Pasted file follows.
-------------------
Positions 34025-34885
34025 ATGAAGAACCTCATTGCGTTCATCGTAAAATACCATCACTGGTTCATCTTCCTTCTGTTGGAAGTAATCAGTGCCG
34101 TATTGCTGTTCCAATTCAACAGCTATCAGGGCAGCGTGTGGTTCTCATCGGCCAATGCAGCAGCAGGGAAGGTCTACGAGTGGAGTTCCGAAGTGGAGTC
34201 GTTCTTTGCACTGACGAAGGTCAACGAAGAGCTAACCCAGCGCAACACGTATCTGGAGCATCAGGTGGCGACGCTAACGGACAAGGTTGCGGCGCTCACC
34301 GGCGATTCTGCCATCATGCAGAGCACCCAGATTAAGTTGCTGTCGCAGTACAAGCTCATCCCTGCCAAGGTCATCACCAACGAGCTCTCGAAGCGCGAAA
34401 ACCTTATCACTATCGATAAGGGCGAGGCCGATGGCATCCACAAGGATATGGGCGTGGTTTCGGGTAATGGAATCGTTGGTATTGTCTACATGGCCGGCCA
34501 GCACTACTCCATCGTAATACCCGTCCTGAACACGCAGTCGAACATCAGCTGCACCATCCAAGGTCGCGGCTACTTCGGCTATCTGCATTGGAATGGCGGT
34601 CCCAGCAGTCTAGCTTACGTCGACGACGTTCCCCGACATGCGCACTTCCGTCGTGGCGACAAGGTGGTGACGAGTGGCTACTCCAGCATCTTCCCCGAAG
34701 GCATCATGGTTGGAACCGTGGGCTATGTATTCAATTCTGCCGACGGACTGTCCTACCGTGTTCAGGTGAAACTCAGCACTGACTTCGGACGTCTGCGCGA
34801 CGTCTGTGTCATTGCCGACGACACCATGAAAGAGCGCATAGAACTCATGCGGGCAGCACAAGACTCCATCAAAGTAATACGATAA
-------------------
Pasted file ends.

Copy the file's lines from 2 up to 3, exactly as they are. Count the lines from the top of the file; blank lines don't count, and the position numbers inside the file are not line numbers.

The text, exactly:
34025 ATGAAGAACCTCATTGCGTTCATCGTAAAATACCATCACTGGTTCATCTTCCTTCTGTTGGAAGTAATCAGTGCCG
34101 TATTGCTGTTCCAATTCAACAGCTATCAGGGCAGCGTGTGGTTCTCATCGGCCAATGCAGCAGCAGGGAAGGTCTACGAGTGGAGTTCCGAAGTGGAGTC